Today we celebrate Good Shepherd Sunday. All of us want leaders who care about the people they are responsible for. We have seen too many negative examples. The religious leaders in Jesus´ acted out of fear and self interest. Peter tells us that they are like builders who rejected a building block, only to discover that it became the cornerstone of a different structure. Jesus himself contrasts the good shepherd and the hired man, who does not really care about his flock. All of us can identify with the Responsorial Psalm when it tells us not to put our trust in princes.
Our contemporary world abounds with self-interested leaders. Business leaders have used their positions to not only earn fabulous salaries, but to defraud those who invest in their company. Political corruption seems more rampant as elected officials take bribes in exchange for legislative favors. And of course we have witnessed a disheartening lack of leadership in our church. Where does all this corruption come from?
In one sense it is quite natural to blame leaders who act out of self-interest and neglect their flock. After all, they accepted their position of responsibility and they will be judged for their failures to act properly. Nevertheless, there is a deeper problem. Bishop Sheen once addressed the increased corruption in American society. He compared the corruption to the foam we see on the surface of a liquid. What we often don´t notice is that the foam is the result of thousands of tiny bubbles deeper down.
You and I share some of the blame for the corruption of our leaders. Let me give a current example. Most of you probably heard about the reporter in New York City who tried to blackmail famous people by threatening to reveal details of their intimate lives. He could do this only because we have become a voyeuristic society. We want to know things which really do not concern us – the moral failings of prominent people. We purchase newspapers and watch television programs that titillate us with those scandals. The corrupt reporter is the foam and we are the tiny bubbles which create the foam. We get the leaders we deserve.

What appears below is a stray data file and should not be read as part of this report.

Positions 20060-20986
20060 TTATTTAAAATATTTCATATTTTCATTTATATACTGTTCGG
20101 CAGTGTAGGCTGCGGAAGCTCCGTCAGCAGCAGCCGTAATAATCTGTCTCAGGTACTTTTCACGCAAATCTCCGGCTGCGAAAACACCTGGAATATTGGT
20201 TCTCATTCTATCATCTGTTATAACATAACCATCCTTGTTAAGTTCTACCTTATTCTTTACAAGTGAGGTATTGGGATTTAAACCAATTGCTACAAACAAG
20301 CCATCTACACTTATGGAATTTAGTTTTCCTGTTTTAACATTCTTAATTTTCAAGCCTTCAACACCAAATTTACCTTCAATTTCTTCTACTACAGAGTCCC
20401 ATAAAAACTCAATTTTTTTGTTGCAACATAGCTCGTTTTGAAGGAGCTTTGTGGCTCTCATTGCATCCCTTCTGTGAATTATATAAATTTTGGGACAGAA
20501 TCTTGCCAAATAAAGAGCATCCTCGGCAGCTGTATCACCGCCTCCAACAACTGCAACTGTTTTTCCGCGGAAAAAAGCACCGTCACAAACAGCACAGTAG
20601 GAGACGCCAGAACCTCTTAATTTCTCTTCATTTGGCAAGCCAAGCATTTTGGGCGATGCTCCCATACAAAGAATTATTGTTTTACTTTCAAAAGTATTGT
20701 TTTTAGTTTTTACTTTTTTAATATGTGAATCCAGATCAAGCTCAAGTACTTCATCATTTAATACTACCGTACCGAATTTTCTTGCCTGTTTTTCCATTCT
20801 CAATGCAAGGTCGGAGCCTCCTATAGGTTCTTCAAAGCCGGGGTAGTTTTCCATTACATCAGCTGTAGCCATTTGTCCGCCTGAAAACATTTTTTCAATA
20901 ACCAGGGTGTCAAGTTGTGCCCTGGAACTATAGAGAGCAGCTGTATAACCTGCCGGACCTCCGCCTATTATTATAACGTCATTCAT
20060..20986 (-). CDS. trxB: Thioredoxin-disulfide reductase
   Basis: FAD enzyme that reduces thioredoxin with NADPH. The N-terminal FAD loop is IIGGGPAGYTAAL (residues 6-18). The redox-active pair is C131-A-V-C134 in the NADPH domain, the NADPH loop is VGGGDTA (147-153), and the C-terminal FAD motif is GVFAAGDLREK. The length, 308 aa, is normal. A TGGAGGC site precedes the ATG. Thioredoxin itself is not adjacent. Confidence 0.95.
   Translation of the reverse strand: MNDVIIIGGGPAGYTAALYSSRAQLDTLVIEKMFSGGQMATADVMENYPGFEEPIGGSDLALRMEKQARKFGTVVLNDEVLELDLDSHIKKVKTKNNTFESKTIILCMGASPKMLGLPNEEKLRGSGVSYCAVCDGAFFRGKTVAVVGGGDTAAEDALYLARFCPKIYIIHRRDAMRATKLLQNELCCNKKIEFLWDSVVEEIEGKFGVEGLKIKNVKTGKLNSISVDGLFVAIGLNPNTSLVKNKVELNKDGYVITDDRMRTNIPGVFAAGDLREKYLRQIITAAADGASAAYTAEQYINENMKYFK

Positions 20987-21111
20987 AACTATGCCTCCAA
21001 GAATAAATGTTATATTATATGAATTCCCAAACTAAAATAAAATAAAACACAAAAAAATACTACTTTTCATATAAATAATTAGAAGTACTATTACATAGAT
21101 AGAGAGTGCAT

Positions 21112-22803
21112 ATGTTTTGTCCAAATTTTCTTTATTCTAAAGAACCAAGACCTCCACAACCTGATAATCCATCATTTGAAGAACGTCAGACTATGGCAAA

If we share some of the responsibility for corrupt leaders, we also can have a hand in forming good shepherds. In every Mass we pray for our Holy Father and our bishops. Has that prayer become defunctory or do we really pray for those who have such great responsibility? It is easy enough to criticize the failures of our leaders, but do we take time to praise and encourage the positive things which they do? We obviously want leaders who show integrity and courage – but do we show those qualities in our own lives? For sure, none of will have the impact of Pope Benedict or of a diocesan bishop, but what we do will make some difference, perhaps a crucial difference. A good starting point would be to reject voyeurism in all its forms and concentrate on those areas where we really can make a difference. Although our field of action might appear small, St. John makes it clear we have immense potential:
We are God’s children now; what we shall be has not yet been revealed.
Seapadre Homilies: Cycle A, Cycle B, Cycle C
Pictures from Peru (April 2006):
Archbishop Charles J. Chaput, O.F.M. Cap: Suing the Church
Mark Shea: Suiciding the Church